Significantly, the students portrayed in Dangerous Minds are said, "underachievers".
In "Drama and Language Arts: Will Drama Improve Student Writing?" a fifth grade teacher introduces a drama driven language arts unit in order to understand the ways in which drama can improve writing skills. Findings are significant only in those middle and lower range students, and
"These findings point to what many in arts education have maintained for quite some time: mainly that the arts, and in particular drama, engage students who do not excel in traditional school activities and allow them the opportunity to express themselves in ways that do not rely on standard paper and pencil-type activities. What is significant is that the studentsin this study were able to translate those experiences (namely those from the drama) into the paper and pencil activity of writing and increase their abilities to succeed in the more traditional tasks of school. The only area where scores did not increase significantly was in conventions, which makes sense given thatdrama would have little effect on items such as grammar, spelling and punctuation."

(McKean and Sudol, 30).

In Just Playing the Part:Engaing Adolescents in Drama & Literacy the creative process and what it does for writing is revealed through a look at TeenStreet, a community theatre ensemble for adolescents. Notably, those who thrived in TeenStreet had previously had "bad experiences" with literacy in the education system, specifically with writing. Whereas literacy had formally not been relevant to their lives, "Imaginal Interaction" transformed their use of writing, many members claiming a new "understanding and appreciation of literacy." (Worthman, 9) The text used was the personal experiences of teens, and the motivation to write was to interpret and revise this "dramatic storying". TeenStreet members speak of their experience as having "transformed their understanding of writing, creativity, and themselves." (Worthman, 9) Their experience was transformative because many had not previously had their writing considered or responded to.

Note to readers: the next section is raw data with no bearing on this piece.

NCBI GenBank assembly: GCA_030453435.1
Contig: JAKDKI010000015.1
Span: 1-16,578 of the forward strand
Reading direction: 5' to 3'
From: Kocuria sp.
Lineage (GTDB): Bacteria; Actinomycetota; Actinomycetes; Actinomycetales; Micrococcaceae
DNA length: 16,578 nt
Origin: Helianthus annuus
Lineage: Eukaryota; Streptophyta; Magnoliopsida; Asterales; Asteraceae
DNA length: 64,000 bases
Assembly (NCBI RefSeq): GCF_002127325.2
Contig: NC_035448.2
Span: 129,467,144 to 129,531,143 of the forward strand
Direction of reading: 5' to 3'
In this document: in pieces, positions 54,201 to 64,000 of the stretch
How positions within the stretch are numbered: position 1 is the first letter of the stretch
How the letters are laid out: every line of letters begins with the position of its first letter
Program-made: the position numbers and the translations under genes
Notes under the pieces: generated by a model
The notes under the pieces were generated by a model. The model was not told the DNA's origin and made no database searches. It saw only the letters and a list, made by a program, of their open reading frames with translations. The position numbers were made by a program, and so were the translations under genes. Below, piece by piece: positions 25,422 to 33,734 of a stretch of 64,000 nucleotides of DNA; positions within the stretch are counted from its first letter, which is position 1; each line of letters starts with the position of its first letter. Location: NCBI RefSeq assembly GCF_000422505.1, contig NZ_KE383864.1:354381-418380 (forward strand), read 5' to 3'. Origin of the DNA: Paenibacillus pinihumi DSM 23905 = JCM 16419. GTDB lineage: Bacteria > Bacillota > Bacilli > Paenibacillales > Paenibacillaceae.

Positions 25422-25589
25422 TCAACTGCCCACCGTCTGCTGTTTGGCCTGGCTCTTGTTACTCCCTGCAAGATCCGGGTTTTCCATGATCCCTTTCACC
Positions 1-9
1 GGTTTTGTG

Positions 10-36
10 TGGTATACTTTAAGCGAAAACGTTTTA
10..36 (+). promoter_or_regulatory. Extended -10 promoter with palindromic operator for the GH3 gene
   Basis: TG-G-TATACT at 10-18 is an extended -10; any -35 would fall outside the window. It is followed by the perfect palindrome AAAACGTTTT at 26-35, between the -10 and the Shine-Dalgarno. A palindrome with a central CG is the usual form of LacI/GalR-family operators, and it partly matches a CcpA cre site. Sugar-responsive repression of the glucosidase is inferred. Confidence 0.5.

Teacher Resources

"Everything I read tells me that involving students in learning through drama is effective and enjoyable, but nothing tells me how to do it"
A great resource for integrating creative drama into course content is Drama Schemes Themes & Dreama: How to Plan, Structure, and assess classroom events that engage all learners. It includes various forms of drama including movement, improvisation, and communication, and has A LOT of great ideas, some of which include:

A Playlist - Students create a playlist of a character in literature, or even the song the character is listening to at a moment in time, with an explanation of why the song was chosen. (Swartz, Nyman, 45)

Identity Mask - Students make masks to represent themselves - whatsymbols/features should be used to represent their individual identity? (Swartz, Nyman, 45)

What Are You Thinking - Bring a tableaux to life by having students say what their character might be thinking or feeling in the moment represented by the tableaux. Students can do this in turn, with a tap on the shoulder or a point in a direction. (Swartz, Nyman, 45)

There are also great ideas for Assessment,this one focuses on Communication:

Does the Student....

  • Reveal thoughts willingly
  • Explain and describe ideas clearly
  • Share personal connections and experiences
  • Accept and build on the ideas as of others
  • Make positive suggestions to complete tasks and build the drama
  • Raise significant questions
  • Communicate ideas through art, movement and/or writing
  • Communicat thoughtfully in role
  • Revise and rehearse to interpret and present text out loud
  • Seem to enjoy exploring texts
(Swartz, Nyman, 89)


Coggin, Philip. The Uses of Drama|: A Historical Survey of drama and education from Greece to the present day. New York: George Braziller, Inc., 1956. Print

Schneider, Jenifer Jasinski, Thomas Crumpler, Theresa Rogers. Process Drama and Multiple Literacies: Addressing Social, Cultural, and Ethical Issues. Portsmouth, NH: Heinenmann, 2006. Print

Christopher Worthman. "Just Playing the Part": Engaging Adolescents in Drama & Literacy. New York and London: Teachers College Press, 2002. Print

Swartz, Larry, Debbie Nyman. Drama Schemes, Themes & Dreams: How to plan, structure, and assess classroom events that engage all learners. Markham, ON: Pembroke Publishers, 2010. Print

The Ontario Curriculum, Grades 1-8 | The Arts The Arts, 2009 (revised)

National Council of English Teachers. 1998-2010. accessed Oct 11, 2010.

Beatrice K Morton. "Creative Drama - A Visit to a Class" The English Journal Vol. 62, No. 4 (Apr., 1973), pp.622-627
McKean, Barbara and Sudol, Peg(2002) 'Drama and Language Arts: Will Drama Improve StudentWriting?', Youth Theatre Journal, 16: 1, 28 — 37

Maples, Joellen(2007) 'English Class at the Improv: Using Improvisation to Teach Middle SchoolStudents Confidence, Community, and Content', The Clearing House: A Journal of Educational Strategies, Issues andIdeas, 80: 6, 273 — 277

Flynn, Rosalind M.(1989) 'English and History via Drama: Ways and Means', The Clearing House: A
Journal of Educational Strategies, Issues and Ideas, 63: 2, 79 — 81